The exam was performed with a multislice OPTIMA CT scanner (GE Healthcare, Chicago, IL). The consistent protocol encompassed an abdominopelvic bulk acquisition of 90 seconds afterward IV injection of 100 milliliters of iodinated contrast iohexol (Omnipaque(R) injection 350 mgI/ml) with a Nemoto jet injector at a stream rate of 3 ml/s. A dual-phase CT scan was performed. The porto-venous phase was taken at 60-70 seconds and the delayed phase was taken at a five-minute interval. The scans were reported by a radiologist based on CT scan signs shown in Table 1.

CT signs
Density of the ascites
Ascites dimensions and comparative scattering between the lesser sac and greater peritoneal cavity
Enhancement and thickness of peritoneum
Gallbladder wall thickness
Presence of septa and loculations

The density of ascites was calculated by placing the region of interest (ROI) in the center of the ascitic mass at least 3 cm from the boundary. Three measurements were taken and mean density was calculated.

The clinical result of every patient was established on the basis of ascitic fluid cytology. The prevalence of signs mentioned in Table 1 was then studied in these patients and a comparison was made between two groups. Data were recorded and statistical analysis was performed using the Statistical Package for Social Sciences, version 21 (IBM SPSS Statistics, Armonk, NY). A p-value <0.05 was considered significant.


A total of 80 patients were included in the study. The mean age of the patients enrolled in the study was 35.8 ± 7.74 years (ranging from 25 to 49 years). Out of the 80 patients, 50 (62.5%) patients were men, and 30 (37.5%) were women (Table 2).

Variables Subjects (n = 80)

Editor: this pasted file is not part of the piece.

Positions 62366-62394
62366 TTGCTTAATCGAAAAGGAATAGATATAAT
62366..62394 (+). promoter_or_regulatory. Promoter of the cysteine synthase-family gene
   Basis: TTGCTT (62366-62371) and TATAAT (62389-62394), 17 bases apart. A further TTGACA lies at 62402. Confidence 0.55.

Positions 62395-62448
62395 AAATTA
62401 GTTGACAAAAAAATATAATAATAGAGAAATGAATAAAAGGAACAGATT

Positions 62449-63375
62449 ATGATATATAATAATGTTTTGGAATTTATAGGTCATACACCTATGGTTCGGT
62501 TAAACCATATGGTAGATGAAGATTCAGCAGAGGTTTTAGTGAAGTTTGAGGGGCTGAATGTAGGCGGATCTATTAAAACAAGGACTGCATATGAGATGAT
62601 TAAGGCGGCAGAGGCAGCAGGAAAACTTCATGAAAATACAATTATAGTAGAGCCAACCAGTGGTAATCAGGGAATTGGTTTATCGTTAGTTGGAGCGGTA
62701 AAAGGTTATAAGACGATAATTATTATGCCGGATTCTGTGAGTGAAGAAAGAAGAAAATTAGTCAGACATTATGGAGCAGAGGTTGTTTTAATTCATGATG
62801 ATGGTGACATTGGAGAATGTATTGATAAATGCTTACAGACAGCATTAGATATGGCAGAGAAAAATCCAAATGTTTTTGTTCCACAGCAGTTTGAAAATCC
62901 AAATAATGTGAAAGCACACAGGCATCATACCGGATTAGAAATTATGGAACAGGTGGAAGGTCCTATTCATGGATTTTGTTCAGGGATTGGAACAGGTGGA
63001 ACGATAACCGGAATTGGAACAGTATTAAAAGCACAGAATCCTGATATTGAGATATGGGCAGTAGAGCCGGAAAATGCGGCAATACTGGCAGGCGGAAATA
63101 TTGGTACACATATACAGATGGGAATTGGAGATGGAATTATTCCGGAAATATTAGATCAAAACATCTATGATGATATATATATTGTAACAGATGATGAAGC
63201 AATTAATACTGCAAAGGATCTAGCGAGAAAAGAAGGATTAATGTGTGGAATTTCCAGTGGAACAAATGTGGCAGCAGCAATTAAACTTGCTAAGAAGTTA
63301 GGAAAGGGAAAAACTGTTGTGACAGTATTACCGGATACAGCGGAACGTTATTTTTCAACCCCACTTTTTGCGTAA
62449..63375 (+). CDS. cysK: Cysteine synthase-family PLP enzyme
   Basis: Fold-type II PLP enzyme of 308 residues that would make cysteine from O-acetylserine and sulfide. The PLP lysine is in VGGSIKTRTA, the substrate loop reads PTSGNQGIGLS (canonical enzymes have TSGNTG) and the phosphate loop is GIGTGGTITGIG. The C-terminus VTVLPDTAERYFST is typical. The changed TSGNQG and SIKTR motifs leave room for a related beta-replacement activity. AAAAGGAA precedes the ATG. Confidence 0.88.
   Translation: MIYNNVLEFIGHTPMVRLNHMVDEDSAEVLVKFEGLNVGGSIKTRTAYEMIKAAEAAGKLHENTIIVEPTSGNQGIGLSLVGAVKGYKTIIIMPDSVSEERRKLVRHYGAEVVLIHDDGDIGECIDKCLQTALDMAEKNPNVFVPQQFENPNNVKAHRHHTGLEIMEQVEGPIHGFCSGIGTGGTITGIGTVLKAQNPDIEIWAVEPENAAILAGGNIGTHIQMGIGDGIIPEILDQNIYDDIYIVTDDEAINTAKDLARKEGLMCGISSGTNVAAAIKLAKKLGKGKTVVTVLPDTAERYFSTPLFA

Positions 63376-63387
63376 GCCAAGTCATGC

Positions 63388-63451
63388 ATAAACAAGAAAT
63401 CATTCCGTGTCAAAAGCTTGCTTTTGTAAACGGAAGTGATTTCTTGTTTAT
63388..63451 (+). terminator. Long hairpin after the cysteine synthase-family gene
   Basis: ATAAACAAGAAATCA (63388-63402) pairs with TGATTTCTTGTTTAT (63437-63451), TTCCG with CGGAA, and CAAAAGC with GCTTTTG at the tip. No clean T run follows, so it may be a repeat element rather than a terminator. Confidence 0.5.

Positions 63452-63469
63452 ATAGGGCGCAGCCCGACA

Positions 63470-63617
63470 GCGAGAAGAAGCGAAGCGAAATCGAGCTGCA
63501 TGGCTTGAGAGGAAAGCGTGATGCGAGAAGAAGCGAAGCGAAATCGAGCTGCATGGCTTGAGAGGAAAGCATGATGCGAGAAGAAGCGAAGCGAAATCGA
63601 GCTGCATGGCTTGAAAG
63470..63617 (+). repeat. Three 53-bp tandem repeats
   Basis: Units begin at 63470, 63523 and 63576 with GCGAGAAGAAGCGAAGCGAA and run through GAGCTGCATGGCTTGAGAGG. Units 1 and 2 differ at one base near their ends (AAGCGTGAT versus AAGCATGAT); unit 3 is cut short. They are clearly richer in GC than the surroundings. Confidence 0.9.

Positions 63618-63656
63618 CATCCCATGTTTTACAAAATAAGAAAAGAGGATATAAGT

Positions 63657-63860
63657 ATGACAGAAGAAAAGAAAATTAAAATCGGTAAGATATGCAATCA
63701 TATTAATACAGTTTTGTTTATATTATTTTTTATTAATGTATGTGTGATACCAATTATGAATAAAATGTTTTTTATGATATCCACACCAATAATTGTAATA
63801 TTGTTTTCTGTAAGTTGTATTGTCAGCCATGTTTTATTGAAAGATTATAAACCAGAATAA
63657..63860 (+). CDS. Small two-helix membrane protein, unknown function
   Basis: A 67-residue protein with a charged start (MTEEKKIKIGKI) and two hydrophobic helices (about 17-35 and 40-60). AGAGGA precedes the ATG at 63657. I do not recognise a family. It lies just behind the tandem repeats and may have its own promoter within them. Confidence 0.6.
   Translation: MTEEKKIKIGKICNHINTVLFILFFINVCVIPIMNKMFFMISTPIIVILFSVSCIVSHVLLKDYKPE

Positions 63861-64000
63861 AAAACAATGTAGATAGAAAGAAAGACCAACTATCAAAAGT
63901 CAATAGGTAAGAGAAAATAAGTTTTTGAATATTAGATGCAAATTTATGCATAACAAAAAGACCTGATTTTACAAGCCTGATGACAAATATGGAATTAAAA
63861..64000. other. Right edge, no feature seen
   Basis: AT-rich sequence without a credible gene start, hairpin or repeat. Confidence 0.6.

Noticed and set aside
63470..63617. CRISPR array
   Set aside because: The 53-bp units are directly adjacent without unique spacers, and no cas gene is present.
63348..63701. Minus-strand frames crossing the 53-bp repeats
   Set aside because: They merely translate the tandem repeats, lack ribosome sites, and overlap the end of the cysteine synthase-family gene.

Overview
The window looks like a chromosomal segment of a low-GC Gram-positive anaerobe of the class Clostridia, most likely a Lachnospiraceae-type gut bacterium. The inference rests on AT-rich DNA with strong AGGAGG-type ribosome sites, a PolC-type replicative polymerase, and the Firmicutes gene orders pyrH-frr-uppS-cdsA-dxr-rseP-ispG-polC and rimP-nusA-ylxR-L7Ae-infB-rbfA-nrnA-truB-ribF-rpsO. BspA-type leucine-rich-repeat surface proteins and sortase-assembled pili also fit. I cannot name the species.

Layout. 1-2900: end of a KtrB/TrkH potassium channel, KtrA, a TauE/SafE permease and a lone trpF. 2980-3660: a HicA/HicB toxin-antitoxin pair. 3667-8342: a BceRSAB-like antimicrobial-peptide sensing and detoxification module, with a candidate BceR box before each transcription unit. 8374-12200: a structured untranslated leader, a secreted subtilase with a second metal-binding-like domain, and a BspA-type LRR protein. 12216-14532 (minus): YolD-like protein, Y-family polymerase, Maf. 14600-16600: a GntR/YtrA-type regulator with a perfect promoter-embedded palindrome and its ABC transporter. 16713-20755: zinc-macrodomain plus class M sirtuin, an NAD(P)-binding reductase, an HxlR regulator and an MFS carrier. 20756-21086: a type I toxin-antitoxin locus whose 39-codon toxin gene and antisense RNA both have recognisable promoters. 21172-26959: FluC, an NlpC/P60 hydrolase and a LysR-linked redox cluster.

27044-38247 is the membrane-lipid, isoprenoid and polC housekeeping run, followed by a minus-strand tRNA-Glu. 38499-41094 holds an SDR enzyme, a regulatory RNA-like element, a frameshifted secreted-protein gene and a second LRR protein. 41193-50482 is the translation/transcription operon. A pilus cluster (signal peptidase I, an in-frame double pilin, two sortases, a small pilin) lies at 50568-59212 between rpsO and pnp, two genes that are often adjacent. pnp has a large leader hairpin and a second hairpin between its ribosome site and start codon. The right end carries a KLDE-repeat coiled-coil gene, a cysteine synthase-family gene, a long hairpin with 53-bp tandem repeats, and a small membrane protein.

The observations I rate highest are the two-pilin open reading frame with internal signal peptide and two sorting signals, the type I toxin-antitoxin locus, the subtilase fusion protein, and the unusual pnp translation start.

Age 35.8 ± 7.74
Male 50 (62.5%)
Female 30 (37.5%)

We divided the subjects into two groups on the basis of ascites etiology. Group 1 consisted of cirrhosis patients established by liver histopathology and fluid cytology while Group 2 consisted of peritoneal carcinomatosis patients established on the basis of fluid cytology. Group 1 (cirrhotic ascites) comprised a total of 36 individuals out of which 24 were men and 12 were women. Group 2 (malignant ascites) comprised a total of 44 individuals out of which 26 were men and 18 were women.

A total of 22 patients (61%) showed no fluid in the lesser sac and 14 (39%) patients showed fluid in the lesser sac in Group 1. No fluid was present in the lesser sac whenever the quantity of ascites was little or moderate in the peritoneal cavity (16 of 36 cases, i.e., 44% cases) of cirrhotic ascites. Fluid was seen in the lesser sac only when there was a large amount of fluid in the peritoneal cavity (56%). The lesser sac was still empty in six of 20 such patients (30%). In Group 2, fluid was seen in the lesser sac in 38 out of 44 patients; however, no fluid was seen in the lesser sac in six out of 44 participants, i.e., 7.5%. Fluid in the peritoneal cavity was in a lesser amount in 17 out of 44 patients (38.6%) and in a greater amount in 21 out of 44 patients (47.7%). These statistics show that the occurrence of liquid in the lesser sac was associated with malignancy as a cause of ascites and is not just related to the total amount of fluid in the peritoneal cavity (p = 0.004) (Table 3).

Characteristic features Cirrhotic (Group 1; n = 36) Malignant (Group 2; n = 44)
Male 24 26
Female 12 18
Fluid in the lesser sac
Empty 22 6
Fluid-filled 14 38
Density of ascites 5.69 ± 3.05 HU 11.35 ± 3.36 HU
Gallbladder wall thickness 3.5 mm 3.1 mm
Presence of septa and loculations 47. 2% 63.6%

The mean density of ascites was lesser in patients with cirrhosis (mean attenuation 5.69 ± 3.05 HU) than the patients with malignancy (mean density 11.35 ± 3.36 HU) as a cause of ascites as shown in Figure 1. A significant difference could be seen in both groups (p = 0.001).